Travel authors often showcase the foreign lands they visit with colorful descriptions of the food and tourist attractions they encounter. Books of this genre depict abbreviated and relaxing trips.
When an anthropologist and a writer reflected on their return to a small community in West Africa, their story went deeper and showed that a trip to an unfamiliar world can forever intertwine the lives of distinctly different people.
UI anthropology professor Alma Gottlieb and creative writing professor Philip Graham reflect on their third stay with the Beng people of Ivory Coast in their new travel memoir, "Braided Worlds" (University of Chicago Press).
The Beng are a community of 15,000 people mostly living in the small, rural villages of their homeland, now that their nation's civil war is over. Men, women and children farm, hunt and gather to maintain a living. Their deep spiritual beliefs permeate almost all aspects of their lives, and daily happenings are often explained as the deeds of the ancestral spirits that they believe walk among them or as acts of witchcraft.
Each member of the Beng community has strong feelings of responsibility to the community and fierce pride in their cultural traditions. The important rituals that are observed in everyday tasks such as greeting and bathing, and the hierarchal positions of power that often dictate these interactions, are prime examples of these traditions.
In their first memoir, "Parallel Worlds: An Anthropologist and a Writer Encounter Africa" (Crown/Random House, 1993; paperback University of Chicago Press, 1994), Gottlieb and Graham wrote about their first two visits to Bengland. That book focused on Beng culture and described the process of anthropological fieldwork through narratives that offered a rare glimpse into the sometimes messy methods behind the polished published study.
Gottlieb and Graham use the same narrative structure in "Braided Worlds" to describe their new adventures in Ivory Coast, but this follow-up memoir focuses on the growth of their already established relationships with the Beng and their new understanding of the effects that these connections have had on their lives.
"For me, I think 'Parallel Worlds' was about learning Beng culture," Graham said. "And 'Braided Worlds' was about expressing to ourselves and to the Beng what we had learned: That we were adults now, we had a child, we had jobs, we had responsibilities ... and we had internalized the Beng notion of obligation and returning to your neighbors and your family."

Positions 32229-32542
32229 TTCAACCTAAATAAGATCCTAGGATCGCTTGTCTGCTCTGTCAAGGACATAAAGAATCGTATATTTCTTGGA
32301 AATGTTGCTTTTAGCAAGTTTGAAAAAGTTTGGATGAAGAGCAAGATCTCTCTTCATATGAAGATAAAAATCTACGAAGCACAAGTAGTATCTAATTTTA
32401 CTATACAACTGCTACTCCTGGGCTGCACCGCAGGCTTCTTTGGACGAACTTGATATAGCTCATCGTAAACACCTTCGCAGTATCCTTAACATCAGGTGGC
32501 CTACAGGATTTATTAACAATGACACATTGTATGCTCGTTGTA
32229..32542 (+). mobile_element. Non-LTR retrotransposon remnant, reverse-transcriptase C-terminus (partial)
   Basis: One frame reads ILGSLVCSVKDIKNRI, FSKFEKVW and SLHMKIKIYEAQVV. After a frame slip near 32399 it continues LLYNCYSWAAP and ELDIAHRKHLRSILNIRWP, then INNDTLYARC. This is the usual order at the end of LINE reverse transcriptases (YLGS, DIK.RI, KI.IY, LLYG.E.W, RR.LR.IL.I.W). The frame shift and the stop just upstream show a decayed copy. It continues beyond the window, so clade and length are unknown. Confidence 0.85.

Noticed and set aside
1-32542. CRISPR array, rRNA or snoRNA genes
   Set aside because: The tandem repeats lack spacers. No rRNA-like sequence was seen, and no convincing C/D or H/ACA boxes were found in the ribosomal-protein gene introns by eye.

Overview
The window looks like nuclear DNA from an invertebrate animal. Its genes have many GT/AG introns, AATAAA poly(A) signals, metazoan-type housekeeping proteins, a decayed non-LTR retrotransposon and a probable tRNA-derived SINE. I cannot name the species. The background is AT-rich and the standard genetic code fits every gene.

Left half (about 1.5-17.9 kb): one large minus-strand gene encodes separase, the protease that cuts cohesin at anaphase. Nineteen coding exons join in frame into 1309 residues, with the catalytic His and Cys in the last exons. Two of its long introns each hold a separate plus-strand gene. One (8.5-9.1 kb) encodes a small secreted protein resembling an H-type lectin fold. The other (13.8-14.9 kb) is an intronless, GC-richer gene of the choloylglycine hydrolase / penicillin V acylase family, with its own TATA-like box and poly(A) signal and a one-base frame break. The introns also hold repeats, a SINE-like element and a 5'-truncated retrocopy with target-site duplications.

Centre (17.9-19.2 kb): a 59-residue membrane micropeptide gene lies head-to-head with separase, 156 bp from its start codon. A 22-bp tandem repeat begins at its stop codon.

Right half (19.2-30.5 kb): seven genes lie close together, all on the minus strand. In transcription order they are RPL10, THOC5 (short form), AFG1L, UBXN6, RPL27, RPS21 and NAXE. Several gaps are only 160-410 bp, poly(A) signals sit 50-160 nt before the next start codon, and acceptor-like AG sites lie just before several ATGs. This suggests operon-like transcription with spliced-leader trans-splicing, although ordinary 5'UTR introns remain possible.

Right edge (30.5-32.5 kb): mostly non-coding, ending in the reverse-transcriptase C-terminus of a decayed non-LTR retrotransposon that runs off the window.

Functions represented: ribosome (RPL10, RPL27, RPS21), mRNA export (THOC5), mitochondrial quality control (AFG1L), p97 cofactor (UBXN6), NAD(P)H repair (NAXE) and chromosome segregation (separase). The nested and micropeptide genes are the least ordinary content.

"If one of the goals of 'Parallel Worlds' was to implicitly de-exoticize exotic cultural practices and beliefs by humanizing the people who subscribe to them, 'Braided Worlds' does that more literally, showing how Beng culture got under our skin," Gottlieb said. "The new book more explicitly shows the human connection that we were still struggling for in 'Parallel Worlds,' and shows how our lives became braided with those of the Beng."
In "Braided Worlds," the reader interacts with the diverse cast of characters just as Gottlieb, Graham and their 6-year-old son did. Through Matatu, a man driven to madness by his despair that he will never have a better life, the reader sees the effects of the nation's years of political turmoil and economic instability. But the reader also witnesses the great resilience of the Beng in people like Bertin who attended the UI with the authors' support and will return to Ivory Coast next year to give back to his nation and the Beng community when he takes up a position as a professor at the International University of Grand-Bassam.
"It's so easy for us outside of Africa to exoticize other people's practices and beliefs," Gottlieb said. "One of the gifts of living for a long time in a community of people who live their lives according to different rules from your own is that you begin to see a lot of common, shared humanity behind and beneath the surface of difference. And that, to me, is the gift of anthropology."
Royalties from "Braided Worlds" are dedicated to the Beng people.